After accusing Google of using false advertising to promote the Google Pixel 4 smartphone, Texas Attorney General Ken Paxton reached an $8 million settlement with the technology giant.

Paxton alleged that Google hired radio DJs to produce advertisements describing their experience with the 2019 Pixel 4 but refused to send the DJs the product it paid them to promote.

The AG’s office accused Google of “prioritizing profits over truthfulness” by continuing to circulate the deceptive ads after they knew the campaign violated the law.

Last year, the Federal Trade Commission and seven U.S. states—New York, Arizona, California, Georgia, Illinois, Massachusetts, and Texas—sued Google and iHeartMedia for airing 29,000 deceptive ads.

The FTC alleged that Google violated consumer protection laws when they provided iHeartMedia with scripts promoting the Pixel 4 that included lines like, “It’s my favorite phone camera out there, especially in low light, thanks to night sight mode,” and, “I’ve been taking studio-like photos of everything,” even though the radio DJs who recorded the ads had never interacted with the Pixel 4.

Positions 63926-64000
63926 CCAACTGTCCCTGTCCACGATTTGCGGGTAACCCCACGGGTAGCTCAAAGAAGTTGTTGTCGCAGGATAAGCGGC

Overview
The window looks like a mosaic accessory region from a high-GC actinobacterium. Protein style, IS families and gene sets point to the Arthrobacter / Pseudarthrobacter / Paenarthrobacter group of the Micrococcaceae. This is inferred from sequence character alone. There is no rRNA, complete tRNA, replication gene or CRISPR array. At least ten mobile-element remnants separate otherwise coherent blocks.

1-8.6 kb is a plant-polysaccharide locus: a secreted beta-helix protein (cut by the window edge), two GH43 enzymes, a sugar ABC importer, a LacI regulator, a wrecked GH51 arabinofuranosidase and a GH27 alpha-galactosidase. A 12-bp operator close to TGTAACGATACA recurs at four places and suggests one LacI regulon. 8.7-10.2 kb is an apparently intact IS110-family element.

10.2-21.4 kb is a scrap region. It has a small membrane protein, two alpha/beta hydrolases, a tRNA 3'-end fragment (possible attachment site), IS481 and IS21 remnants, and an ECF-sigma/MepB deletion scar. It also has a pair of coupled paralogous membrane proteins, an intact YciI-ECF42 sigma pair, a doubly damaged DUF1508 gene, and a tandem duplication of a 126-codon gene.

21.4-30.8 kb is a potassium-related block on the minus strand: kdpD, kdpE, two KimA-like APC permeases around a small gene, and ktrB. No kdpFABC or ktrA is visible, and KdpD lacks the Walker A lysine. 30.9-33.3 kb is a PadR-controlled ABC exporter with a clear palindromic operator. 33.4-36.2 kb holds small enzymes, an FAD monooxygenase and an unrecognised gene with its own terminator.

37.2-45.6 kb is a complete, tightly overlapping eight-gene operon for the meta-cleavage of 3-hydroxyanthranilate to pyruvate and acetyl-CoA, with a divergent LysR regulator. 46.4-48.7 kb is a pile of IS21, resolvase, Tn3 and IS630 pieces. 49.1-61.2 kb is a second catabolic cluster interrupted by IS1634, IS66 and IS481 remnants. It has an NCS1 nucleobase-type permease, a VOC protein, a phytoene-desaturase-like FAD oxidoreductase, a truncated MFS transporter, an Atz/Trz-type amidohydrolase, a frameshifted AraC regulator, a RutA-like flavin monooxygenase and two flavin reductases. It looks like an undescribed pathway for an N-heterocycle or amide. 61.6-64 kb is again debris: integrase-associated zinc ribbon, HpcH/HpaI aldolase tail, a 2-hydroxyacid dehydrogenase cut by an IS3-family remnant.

Google ended up paying the FTC and the seven states $9.4 million in penalties.

“Google and iHeartMedia paid influencers to promote products they never used, showing a blatant disrespect for truth-in-advertising rules,” said Bureau of Consumer Protection Director Samuel Levine. “The FTC will not stop working with our partners in the states to crack down on deceptive ads and ensure firms that break the rules pay a price.”

Following Paxton’s claim, the AG’s office reached a separate $8 million settlement with Google.

Paxton celebrated the outcome and condemned the technology company for pushing false advertisements.

“Texas will do whatever it takes to protect our citizens and our state economy from corporations’ false and misleading advertisements,” wrote Paxton. “If Google is going to advertise in Texas, their statements better be true. In this case, the company made statements that were blatantly false, and our settlement holds Google accountable for lying to Texans for financial gain.”

This is not Paxton’s first run-in with Google.

Last year, Paxton sued the technology giant for creating a database of Texans’ biometric identities using voice recordings and facial recognition files. He accused Google of violating state law by using Texans’ sensitive information for commercial profit.

In a statement regarding his recent settlement with the company, Paxton promised to continue protecting Texans from opportunistic corporations like Google.

“Google enjoys significant influence over individual consumers and the marketplace broadly,” wrote Paxton. “It is imperative that large companies do not expect or enjoy special treatment under the law. They must be held accountable for their misdeeds. I will continue to protect the integrity of our marketplace and ensure that companies who lie to Texas consumers are held to account.”

Katy Marshall

Katy graduated from Tarleton State University in 2021 after majoring in history and minoring in political science.